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What to do when an employee is always late for work

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Employee timekeeping can be a major concern to employers. Particularly in businesses which require staff to clock-in. Lateness, absenteeism, even keeping track of sick leave can all act as a distraction to the time-pressed manager.

There can be occasions when an employee’s time keeping goes awry and your attention is taken away from other important tasks to manage their lateness. Didn’t you have enough to do already?

Whilst it might seem like a waste of your time to address it, an employee’s persistent lateness can lead to even bigger problems within your business.

The importance of addressing poor timekeeping

When an employee is late for work it is frustrating and can upset the order of events for that day.

Co-workers who can make it to work on time may start to feel put out if they see a colleague constantly turn up late without reprimand. Not only can it affect morale but can disrupt their own work if they have to delay meetings, postpone projects or keep clients waiting.

You’ll want to nip it in the bud. But what do you do? Jumping from your seat having had enough of it and demanding an explanation in front of everyone could become a very awkward situation. Most importantly, there could be a very good reason for the lateness that the employee does not wish to be made public.

How to address poor timekeeping

There are a few simple steps that you can take to effectively manage employee lateness in your business. Following a fair procedure and having a company policy in place will help.

  1. Let the employee know that you are paying attention. If it is a one off and they have provided a valid reason, such as a bad commute, you may not feel the need to take any further action. However, if it was poor judgement that made them late, you could ask that they make the time back.
  2. If the lateness continues, book in an immediate 121 with them to ask why it is happening and point out how it might be affecting their work or colleagues. If their excuses seem just that, excuses, and they don’t have a valid reason, you should issue a warning and initiate disciplinary procedures. Refer to your company policy on lateness.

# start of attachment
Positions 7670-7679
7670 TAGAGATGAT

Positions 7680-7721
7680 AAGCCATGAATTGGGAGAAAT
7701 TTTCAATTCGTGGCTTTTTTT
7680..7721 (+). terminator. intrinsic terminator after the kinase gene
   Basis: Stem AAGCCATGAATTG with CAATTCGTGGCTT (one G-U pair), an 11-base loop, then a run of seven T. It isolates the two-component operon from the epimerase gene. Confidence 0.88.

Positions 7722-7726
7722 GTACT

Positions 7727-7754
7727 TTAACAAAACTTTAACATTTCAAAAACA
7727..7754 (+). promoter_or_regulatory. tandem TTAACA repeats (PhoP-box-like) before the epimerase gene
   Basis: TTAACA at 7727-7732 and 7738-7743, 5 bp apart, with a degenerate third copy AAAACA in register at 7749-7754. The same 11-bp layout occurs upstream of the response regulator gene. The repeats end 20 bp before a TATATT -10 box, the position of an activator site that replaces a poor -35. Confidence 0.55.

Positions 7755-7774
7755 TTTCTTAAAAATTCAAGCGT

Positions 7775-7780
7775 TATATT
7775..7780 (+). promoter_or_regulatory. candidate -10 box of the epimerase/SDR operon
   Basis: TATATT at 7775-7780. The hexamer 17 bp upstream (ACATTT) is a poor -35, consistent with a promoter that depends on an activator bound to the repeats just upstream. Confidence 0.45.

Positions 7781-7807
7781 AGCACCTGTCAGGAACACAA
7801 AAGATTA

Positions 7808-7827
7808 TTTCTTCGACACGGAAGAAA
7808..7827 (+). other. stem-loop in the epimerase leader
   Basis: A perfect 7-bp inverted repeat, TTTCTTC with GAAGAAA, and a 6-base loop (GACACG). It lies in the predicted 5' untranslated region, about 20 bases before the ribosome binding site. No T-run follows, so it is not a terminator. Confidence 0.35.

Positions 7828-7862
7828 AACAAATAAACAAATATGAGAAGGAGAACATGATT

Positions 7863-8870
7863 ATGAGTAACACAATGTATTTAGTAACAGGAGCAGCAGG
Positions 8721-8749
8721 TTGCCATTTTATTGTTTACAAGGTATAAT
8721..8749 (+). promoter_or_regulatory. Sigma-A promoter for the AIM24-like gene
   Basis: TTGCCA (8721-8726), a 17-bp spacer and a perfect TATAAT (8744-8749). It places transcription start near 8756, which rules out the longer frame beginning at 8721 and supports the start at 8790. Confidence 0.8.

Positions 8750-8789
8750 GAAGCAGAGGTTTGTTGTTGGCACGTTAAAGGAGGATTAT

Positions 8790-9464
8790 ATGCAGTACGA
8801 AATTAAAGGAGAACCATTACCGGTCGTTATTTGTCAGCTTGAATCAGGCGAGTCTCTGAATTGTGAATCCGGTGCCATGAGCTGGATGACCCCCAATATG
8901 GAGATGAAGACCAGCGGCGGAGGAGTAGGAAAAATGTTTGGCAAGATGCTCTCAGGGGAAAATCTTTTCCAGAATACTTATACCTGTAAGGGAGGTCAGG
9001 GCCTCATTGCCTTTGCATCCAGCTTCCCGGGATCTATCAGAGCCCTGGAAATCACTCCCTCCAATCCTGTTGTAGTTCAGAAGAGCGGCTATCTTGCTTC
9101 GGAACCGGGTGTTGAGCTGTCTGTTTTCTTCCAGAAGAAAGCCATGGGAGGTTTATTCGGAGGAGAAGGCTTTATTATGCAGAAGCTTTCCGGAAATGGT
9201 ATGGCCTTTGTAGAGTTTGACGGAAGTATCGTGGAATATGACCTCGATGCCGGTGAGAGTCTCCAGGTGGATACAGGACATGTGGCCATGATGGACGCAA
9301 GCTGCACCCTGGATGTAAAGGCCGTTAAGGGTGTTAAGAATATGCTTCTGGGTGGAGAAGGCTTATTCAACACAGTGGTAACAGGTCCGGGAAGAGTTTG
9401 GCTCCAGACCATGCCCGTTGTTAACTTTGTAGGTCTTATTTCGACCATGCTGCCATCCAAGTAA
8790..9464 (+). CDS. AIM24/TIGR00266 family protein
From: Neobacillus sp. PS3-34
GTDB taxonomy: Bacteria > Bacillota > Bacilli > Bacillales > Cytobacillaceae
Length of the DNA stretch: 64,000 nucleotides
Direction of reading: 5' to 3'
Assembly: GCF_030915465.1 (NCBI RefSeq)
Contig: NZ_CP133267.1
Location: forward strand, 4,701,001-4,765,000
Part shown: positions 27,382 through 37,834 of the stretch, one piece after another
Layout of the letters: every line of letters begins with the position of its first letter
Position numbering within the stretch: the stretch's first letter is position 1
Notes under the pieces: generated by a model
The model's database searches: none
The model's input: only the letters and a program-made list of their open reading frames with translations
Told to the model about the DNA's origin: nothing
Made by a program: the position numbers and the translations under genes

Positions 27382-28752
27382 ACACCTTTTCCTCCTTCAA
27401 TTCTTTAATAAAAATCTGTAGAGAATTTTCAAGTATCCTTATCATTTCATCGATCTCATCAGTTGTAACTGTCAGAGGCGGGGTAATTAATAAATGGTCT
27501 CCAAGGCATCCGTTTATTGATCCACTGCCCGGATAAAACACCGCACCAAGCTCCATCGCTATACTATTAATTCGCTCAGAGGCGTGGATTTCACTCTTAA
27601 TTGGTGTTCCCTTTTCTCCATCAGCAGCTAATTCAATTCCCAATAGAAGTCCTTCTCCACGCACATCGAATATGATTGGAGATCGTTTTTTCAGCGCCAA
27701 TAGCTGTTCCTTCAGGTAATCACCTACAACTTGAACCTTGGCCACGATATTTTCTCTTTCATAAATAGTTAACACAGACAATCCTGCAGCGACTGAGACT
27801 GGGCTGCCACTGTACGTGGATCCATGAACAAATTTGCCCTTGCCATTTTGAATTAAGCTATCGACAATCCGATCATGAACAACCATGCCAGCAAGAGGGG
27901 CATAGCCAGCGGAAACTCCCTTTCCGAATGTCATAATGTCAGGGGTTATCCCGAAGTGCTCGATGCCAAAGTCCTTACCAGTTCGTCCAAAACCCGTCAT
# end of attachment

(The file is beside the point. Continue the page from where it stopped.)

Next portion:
3. When an employee reveals to you that there is a reason behind their lateness, such as family problems or health concerns, we’d advise that you discuss this with them to see if and how you might be able to support them. Flexible working could be helpful here.
  4. Have a process in place to record lateness. If employees are working at multiple sites or locations, it can be difficult to manage timekeeping and attendance. You can’t be everywhere at once after all. Consider a cloud-based clocking-in system for accuracy and peace of mind.

 

Need further support?

If you’re too time pressed to address an employee’s persistent lateness or want to implement a timekeeping policy, we can help. Contact your local HR Dept today.

It’s the new year – Are your employees already thinking of their next break?

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As the new year is now upon us and the shiny new 2019 diaries make an appearance, it’s likely that your team-members are already planning their next breaks.

January is the busiest time of year for booking holidays, as we long for a winter escape or a summer holiday for later in the year. As an employer, it is therefore good to get yourself prepared for the potential surge of annual leave requests over the coming weeks.

Prepare for a rare calendar quirk

If your staff can’t wait until summer to get away, there is also a rare opportunity to have 17 consecutive days off work whilst only using nine days of holiday! This is due to two bank holidays falling close together this year over the Easter break and first May bank holiday (22nd April and 6th May).

It is likely that some will look to take advantage of maximising their precious holiday entitlement. This will be applicable for all industries where bank holidays are not counted as a normal working day.

Managing the ‘Holiday Hack’ as an employer

It is worth being aware of this as an employer. Make sure that your acceptance of holiday requests is done fairly. Some staff-members may look to jump on the band wagon and bag themselves this extended period of time off work before their colleagues.

Before making the decision to sign off on this, think about the impact that this extended period of time off may have. How will the rest of your team left in the office feel? Is there a potential dip in service delivery to your customers?

One way to assist with this is to use an HR management system tool like HR Toolkit. The holiday management element of the system will enable you to clearly see who else has requested time off over the same period before you approve any requests. It can also avoid the confusion of the growing pile of paper requests.

If the Easter break is a busy time of year for your business, perhaps think about communicating this to your teams beforehand. This will help to avoid any last-minute disappointment if plans have been made without your approval.

If you need help with workforce planning or are interested in implementing a holiday management tool contact The HR Dept today.